Secretary Hillary Rodham Clinton visited the Buguruni Health Center in Tanzania. This center, which serves a population of 80,000, sees 450-500 patients Monday through Saturday and it is open for urgent care on Sunday. This integrated health center is operated by the Government of Tanzania and is supported by the U.S. Government through the U.S. President’s Emergency Plan for AIDS Relief (PEPFAR) and USAID. The Buguruni Health Center offers multiple health services, including antenatal care, family planning, pediatric care, malaria and HIV services. The Health Center is an example of the coordinated services and care that the U.S. Global Health Initiative (GHI) is designed to support around the world.At the Bugurini Health Center, Secretary Clinton will launch a PEPFAR special initiative around gender-based violence (GBV), with an additional $24 million in funding over three years. This new initiative will leverage the PEPFAR platform to provide a comprehensive, multisectoral response to GBV to increase the quality and availability of services for survivors of GBV and build the capacity of Tanzanians, especially at the community level, to address GBV.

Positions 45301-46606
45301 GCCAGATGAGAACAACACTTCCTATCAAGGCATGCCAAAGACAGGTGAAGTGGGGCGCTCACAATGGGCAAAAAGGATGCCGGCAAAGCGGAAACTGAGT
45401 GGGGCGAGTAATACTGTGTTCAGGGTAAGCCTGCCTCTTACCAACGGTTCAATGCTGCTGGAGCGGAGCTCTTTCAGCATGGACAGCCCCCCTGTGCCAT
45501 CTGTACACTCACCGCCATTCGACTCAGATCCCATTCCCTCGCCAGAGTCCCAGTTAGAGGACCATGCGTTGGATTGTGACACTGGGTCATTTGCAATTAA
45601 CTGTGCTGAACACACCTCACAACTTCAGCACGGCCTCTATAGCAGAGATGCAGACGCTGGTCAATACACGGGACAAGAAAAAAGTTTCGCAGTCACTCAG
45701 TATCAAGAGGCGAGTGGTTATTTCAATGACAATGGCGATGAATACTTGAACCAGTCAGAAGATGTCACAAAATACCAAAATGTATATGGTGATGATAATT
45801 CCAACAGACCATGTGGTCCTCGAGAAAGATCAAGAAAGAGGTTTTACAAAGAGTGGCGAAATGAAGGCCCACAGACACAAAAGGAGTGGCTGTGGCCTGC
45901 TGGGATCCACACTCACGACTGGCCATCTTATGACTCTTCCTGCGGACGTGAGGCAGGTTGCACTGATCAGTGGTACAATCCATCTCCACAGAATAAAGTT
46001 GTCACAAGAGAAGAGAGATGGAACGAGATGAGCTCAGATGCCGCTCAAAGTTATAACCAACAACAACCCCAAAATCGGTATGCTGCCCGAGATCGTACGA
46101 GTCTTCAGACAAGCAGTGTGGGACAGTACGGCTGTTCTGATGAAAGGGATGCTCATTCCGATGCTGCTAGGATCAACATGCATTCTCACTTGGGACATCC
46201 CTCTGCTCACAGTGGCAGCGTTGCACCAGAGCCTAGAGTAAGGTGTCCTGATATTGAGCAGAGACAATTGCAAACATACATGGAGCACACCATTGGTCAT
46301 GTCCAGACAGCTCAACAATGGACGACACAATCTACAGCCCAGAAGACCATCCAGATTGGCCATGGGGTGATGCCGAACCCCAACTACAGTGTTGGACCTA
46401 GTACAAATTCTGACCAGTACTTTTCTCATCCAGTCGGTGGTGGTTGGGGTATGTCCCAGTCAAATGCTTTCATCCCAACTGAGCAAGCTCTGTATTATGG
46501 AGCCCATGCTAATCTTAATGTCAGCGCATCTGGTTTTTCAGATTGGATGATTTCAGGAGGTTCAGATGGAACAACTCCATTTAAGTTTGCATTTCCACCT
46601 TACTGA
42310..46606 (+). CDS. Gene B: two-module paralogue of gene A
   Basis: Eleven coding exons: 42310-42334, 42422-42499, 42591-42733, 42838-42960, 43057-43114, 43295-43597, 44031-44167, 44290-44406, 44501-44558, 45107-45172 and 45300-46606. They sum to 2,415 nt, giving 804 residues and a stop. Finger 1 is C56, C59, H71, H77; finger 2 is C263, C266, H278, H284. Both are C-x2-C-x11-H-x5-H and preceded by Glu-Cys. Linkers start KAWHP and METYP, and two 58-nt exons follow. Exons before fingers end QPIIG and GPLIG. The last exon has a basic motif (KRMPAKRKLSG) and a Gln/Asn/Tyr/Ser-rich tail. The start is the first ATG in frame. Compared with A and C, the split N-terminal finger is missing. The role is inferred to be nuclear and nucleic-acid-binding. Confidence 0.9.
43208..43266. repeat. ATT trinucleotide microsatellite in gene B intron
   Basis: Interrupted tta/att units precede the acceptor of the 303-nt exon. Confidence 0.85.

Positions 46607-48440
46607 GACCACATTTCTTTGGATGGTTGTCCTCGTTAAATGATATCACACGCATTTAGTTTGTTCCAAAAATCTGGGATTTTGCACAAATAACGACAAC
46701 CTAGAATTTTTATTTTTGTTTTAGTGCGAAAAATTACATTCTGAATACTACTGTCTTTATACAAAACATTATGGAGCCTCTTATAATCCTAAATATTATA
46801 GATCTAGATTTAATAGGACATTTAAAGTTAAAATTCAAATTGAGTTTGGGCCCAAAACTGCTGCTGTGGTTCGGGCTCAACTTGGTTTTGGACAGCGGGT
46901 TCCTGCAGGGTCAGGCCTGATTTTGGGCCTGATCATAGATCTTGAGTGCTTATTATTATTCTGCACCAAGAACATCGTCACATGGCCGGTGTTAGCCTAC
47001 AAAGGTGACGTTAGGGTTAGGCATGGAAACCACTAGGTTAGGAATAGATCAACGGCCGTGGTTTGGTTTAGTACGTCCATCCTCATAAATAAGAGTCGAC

The first principle of GHI is a “focus on women, girls and gender equality.” Focusing on women and girls is not only the right thing to do – it is also the smart thing to do. The ability of women to access health-related information and services is fundamental to the health of the entire community. Improving the health and status of women and girls also enhances their productivity and social and economic participation, and acts as a positive multiplier, benefiting the development and health of future generations.
GHI’s focus on women, girls, and gender equality is exemplified by a significant commitment to maternal and child health and family planning. GHI goals include building health systems and ensuring that women, children, and families, have access to an integrated package of essential health services. GHI also supports long-term, systemic changes to remove societal barriers to health care services and to increase the participation of women and girls in health care decision-making.
Monitoring, preventing, and responding to GBV is a key element of this principle. GBV fuels the spread of HIV/AIDS by limiting women's ability to negotiate sexual practices, disclose HIV status, and access medical services and counseling. Gender-based violence is also associated with many serious immediate and long-term health problems for women and girls. The U.S. Government, through PEPFAR, is supporting efforts to incorporate GBV prevention and treatment into existing HIV programs, providing an estimated $38 million for GBV activities in more than 28 countries in the last year. PEPFAR has also announced new gender initiatives focused on GBV, with over $60 million in central funding, making PEPFAR one of the largest investors in GBV worldwide.